Nano Device Technologies

Chemical Mechanical Polishing and Planarization (CMP)

Research and development topics

Fraunhofer ENAS Chemnitz has been working in the field of CMP technologies for several years. We address different kinds of CMP processes starting from metal polishing, especially copper and barrier materials, to silicon and silicon oxide processes. The applications connected to these processes range from back-end of line integration schemes in micro and nanoelectronics to the fabrication of specific substrates. Currently we have experiences in:


Silicon and silicon oxide CMP

  • MEMS-specific substrate fabrication
  • Fabrication of SOI substrates with buried silicides (SSOI) for advanced RF-devices
  • Surface activation for anodic and direct wafer bonding


Copper and barrier CMP

  • Silicon oxide based interconnect schemes
  • Dense and porous low-k based interconnect schemes
  • Air gap architectures


Consumable testing and evaluation

  • Slurry compatibility to low-k materials
  • Polishing pad testing
  • Performance evaluation (Removal rate, dishing, erosion)

Besides the aforementioned topics we offer customer specific process development from basic process setup to the final implementation. Furthermore, testing and evaluation of modified equipment parts, e.g. advanced polish heads, endorse our activities.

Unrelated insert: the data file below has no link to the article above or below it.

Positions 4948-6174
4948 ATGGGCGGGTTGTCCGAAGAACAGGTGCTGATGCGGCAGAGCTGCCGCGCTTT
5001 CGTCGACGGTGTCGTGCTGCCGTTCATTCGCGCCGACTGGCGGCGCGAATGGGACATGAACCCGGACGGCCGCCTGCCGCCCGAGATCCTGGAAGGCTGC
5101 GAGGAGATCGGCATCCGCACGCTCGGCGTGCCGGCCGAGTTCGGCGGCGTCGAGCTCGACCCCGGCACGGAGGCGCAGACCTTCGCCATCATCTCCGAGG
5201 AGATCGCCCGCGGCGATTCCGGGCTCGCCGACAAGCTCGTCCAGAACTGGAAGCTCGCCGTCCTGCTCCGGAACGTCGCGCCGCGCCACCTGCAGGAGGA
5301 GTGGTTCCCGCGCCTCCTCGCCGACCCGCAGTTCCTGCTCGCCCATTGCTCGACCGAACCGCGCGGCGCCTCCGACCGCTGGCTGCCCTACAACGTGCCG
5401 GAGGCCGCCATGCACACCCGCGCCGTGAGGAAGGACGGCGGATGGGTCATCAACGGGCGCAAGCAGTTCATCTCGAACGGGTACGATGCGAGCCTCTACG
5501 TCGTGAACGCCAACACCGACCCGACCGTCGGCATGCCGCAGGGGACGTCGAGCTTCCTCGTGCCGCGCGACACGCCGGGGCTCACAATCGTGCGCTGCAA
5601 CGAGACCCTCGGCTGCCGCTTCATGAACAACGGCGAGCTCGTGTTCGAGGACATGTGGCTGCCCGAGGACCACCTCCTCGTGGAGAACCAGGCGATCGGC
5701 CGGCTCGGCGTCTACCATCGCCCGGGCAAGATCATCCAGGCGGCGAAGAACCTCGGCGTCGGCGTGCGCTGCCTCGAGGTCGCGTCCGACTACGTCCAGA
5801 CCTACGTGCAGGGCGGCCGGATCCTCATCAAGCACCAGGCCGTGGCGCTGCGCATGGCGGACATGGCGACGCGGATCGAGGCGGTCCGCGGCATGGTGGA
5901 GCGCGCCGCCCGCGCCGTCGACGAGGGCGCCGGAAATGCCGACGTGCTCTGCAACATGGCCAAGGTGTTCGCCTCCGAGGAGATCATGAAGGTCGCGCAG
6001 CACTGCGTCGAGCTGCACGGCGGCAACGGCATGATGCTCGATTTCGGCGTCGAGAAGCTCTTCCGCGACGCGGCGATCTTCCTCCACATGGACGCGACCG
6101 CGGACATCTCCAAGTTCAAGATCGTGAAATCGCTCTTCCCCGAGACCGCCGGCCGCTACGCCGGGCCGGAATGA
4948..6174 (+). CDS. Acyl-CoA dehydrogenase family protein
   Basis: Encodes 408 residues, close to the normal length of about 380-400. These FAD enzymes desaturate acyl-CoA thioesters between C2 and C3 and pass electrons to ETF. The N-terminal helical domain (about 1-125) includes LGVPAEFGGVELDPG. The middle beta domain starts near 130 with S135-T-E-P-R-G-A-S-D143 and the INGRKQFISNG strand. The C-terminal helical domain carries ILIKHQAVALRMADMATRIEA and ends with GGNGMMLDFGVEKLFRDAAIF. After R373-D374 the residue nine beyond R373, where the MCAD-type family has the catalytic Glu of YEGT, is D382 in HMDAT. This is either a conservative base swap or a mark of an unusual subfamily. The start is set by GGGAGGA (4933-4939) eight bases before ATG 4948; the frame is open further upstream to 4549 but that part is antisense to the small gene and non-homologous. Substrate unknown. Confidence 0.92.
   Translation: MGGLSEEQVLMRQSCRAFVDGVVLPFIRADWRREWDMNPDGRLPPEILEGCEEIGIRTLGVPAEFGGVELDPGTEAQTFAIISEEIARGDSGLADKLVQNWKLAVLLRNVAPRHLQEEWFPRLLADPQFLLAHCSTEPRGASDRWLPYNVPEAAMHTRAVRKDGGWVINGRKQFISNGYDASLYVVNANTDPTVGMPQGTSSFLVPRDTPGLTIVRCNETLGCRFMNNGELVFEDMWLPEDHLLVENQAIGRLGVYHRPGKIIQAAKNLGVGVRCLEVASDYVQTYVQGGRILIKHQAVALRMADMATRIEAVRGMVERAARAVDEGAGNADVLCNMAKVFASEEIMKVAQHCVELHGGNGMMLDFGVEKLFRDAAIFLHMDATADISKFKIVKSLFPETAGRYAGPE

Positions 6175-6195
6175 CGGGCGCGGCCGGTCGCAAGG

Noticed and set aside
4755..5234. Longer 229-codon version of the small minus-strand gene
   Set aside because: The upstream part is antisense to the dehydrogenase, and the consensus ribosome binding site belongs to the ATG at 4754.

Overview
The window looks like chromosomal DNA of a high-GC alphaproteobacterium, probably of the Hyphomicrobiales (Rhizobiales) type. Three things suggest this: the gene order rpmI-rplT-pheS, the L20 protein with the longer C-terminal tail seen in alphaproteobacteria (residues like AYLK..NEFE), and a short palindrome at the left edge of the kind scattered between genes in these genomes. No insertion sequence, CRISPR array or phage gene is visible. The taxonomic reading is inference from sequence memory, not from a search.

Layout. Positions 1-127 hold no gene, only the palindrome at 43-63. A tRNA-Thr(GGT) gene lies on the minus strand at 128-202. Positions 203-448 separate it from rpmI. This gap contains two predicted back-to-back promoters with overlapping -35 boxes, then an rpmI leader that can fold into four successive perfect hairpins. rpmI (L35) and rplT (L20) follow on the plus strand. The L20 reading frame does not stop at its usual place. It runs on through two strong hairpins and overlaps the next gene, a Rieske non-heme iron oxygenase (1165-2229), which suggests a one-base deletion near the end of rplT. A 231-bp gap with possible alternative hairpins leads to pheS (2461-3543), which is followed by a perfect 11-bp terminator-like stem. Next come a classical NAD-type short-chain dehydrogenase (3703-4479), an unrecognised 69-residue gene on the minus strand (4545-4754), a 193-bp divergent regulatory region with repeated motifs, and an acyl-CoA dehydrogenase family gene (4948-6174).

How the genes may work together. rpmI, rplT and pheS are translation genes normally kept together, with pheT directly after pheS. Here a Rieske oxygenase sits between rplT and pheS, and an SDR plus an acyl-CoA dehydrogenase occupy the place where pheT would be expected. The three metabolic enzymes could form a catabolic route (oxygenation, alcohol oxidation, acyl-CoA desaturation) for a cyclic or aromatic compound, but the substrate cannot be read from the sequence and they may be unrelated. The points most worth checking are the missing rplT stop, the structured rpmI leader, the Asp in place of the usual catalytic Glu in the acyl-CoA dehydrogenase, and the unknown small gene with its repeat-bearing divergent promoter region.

Fraunhofer ENAS Chemnitz uses commercial tools like Applied Materials Mirra™ and IPEC 472 polishers as well as OnTrak DSS200 and G&P 428 scrubbers to ensure the necessary compatibility to our partners and customers. Besides that, table polisher and grinder from Logitech are available for basic and principle investigations.


Optimized Cu/barrier CMP for porous low-k dielectric based interconnects

Because of their lower mechanical stability and adhesion, porous low-k materials require a low down force polishing with optimized platen speed and slurry flow. For a porous MSQ based low-k stack a high number of defects were observed using a non-optimized Cu polish process. Cap layer or complete stack delamination were identified as failure mechanisms (shown in fig. 2).

Within a series of experiments slurry flow, platen speed, and down force were varied to figure out optimal settings. Applying these, no defects were found after polishing (shown in fig. 3).